The EU and US accepted the results of the elections as valid, legal, orderly and legitimate, while lamenting the boycott and later condemning Kosovo’s government’s decision to forcibly access the municipal buildings. Vučić blamed the West for “allowing” the vote to take place despite the circumstances and praised the boycott by Kosovo Serbs as “a peaceful political uprising” against their “occupiers”, echoing rhetorics used by Putin when praising Russians for fighting the war against “Ukrainian Nazis”. Meanwhile, Kurti blamed the Serbian government for the boycott, stating that “the threatening campaign orchestrated by Belgrade and executed through intimidation, pressure and blackmail by criminal groups […] led to a low turnout of citizens in the elections.”

The West Condemns & Serbia Rejoices

The U.S. strongly condemned Kosovo’s decision to use force to access the municipal buildings, and emphasised that it went counter to the EU & US advice, which was that the mayors should use other, unofficial offices, in other parts of Kosovo to do their work, indirectly asking the Kosovar Government to forsake a part of its sovereignty to appease the Serbs. “These actions have sharply and unnecessarily escalated tensions, undermining our efforts to help normalise relations between Kosovo and Serbia and will have consequences for our bilateral relations with Kosovo,” U.S. State Secretary Blinken said in a statement, calling on Kurti to reverse course.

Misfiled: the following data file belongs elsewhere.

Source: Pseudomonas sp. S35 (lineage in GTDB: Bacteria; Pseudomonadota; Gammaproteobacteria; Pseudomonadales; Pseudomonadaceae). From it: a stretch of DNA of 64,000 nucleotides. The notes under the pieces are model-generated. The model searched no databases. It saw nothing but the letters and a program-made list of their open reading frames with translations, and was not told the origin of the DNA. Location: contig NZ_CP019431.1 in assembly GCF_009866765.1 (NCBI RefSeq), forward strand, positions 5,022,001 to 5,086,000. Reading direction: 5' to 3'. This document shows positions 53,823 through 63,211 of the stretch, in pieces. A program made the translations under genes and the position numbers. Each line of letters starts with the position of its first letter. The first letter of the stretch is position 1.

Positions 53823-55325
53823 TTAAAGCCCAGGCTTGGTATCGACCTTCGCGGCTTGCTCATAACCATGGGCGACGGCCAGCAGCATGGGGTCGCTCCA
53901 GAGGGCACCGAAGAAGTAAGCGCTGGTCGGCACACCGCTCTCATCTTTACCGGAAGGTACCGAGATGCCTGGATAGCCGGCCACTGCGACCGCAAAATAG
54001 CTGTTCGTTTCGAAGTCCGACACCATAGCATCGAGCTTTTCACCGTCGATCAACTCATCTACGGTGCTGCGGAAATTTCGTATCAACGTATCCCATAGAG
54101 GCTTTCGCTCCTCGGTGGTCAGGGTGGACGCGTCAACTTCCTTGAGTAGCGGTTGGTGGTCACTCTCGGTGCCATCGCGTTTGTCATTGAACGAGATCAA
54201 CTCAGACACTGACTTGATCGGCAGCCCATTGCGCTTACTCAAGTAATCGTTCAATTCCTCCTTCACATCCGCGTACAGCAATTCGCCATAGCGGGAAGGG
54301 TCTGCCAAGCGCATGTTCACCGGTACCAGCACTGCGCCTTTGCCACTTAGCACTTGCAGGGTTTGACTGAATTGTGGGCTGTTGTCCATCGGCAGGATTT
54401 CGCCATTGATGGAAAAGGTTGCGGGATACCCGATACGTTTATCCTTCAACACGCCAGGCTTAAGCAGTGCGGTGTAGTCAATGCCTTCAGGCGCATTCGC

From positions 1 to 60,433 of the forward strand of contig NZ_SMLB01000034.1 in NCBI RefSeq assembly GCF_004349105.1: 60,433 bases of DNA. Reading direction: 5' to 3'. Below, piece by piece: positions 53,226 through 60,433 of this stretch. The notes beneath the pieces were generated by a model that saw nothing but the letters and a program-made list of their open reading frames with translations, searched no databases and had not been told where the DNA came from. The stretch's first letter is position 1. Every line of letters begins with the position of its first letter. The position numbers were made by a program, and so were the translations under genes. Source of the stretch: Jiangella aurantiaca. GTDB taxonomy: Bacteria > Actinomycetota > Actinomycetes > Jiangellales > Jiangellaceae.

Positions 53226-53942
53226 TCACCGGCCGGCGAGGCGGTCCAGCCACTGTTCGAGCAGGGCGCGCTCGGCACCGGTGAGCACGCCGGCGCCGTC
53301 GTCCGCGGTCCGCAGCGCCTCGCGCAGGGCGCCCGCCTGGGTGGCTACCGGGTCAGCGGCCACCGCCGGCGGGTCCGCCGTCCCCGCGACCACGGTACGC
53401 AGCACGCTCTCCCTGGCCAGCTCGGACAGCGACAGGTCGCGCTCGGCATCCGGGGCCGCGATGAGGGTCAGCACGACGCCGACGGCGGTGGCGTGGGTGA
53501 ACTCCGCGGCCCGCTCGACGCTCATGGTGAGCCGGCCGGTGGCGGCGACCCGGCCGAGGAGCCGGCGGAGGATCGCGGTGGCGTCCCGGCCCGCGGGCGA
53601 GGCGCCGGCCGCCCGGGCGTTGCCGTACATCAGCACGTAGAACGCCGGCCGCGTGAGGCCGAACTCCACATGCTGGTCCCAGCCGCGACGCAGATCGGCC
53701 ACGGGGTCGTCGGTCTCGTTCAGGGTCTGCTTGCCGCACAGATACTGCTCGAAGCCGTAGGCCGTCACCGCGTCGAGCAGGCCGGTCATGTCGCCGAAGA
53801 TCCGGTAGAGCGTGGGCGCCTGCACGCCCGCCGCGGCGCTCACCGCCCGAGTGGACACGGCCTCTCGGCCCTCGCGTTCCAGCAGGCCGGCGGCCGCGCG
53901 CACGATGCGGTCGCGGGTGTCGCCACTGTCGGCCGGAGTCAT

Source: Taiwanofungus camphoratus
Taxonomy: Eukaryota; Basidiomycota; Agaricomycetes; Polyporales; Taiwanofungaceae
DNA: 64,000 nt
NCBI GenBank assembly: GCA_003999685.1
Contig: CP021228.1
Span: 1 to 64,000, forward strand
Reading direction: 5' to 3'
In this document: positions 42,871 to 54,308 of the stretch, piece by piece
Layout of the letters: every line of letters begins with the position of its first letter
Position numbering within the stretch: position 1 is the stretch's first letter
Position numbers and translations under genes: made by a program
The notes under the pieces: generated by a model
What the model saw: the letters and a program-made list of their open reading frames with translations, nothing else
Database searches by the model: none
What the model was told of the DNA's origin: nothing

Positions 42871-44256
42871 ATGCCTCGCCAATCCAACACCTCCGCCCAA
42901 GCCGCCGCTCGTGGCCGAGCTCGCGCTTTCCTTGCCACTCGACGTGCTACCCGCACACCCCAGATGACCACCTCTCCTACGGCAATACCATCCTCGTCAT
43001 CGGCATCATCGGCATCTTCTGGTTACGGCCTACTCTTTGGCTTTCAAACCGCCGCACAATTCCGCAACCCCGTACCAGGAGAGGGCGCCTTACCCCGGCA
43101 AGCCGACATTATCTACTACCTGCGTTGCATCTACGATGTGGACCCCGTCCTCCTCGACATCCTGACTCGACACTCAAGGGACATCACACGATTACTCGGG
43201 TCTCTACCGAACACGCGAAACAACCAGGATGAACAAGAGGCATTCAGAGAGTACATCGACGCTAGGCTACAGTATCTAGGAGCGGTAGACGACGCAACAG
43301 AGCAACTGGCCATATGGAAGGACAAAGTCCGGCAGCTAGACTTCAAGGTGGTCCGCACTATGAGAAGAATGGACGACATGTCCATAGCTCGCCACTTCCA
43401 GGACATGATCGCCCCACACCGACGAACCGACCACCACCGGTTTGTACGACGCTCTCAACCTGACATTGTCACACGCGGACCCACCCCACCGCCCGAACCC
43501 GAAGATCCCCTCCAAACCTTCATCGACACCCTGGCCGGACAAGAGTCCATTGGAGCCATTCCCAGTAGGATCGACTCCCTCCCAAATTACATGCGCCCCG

In addition to terse words, Washington has sought to punish its closest Balkan ally, beginning by excluding them from the largest exercise of NATO allies in the Balkans, and by halting its efforts in lobbying recognition for Kosovo’s statehood internationally,  the U.S. Ambassador to Kosovo stated. “We will cease all efforts to assist Kosovo in gaining recognition from states that have not recognized Kosovo and in the process of integration into international organisations,” he said. Thus far there are no punishments in sight for Serbia, even after the policemen were detained.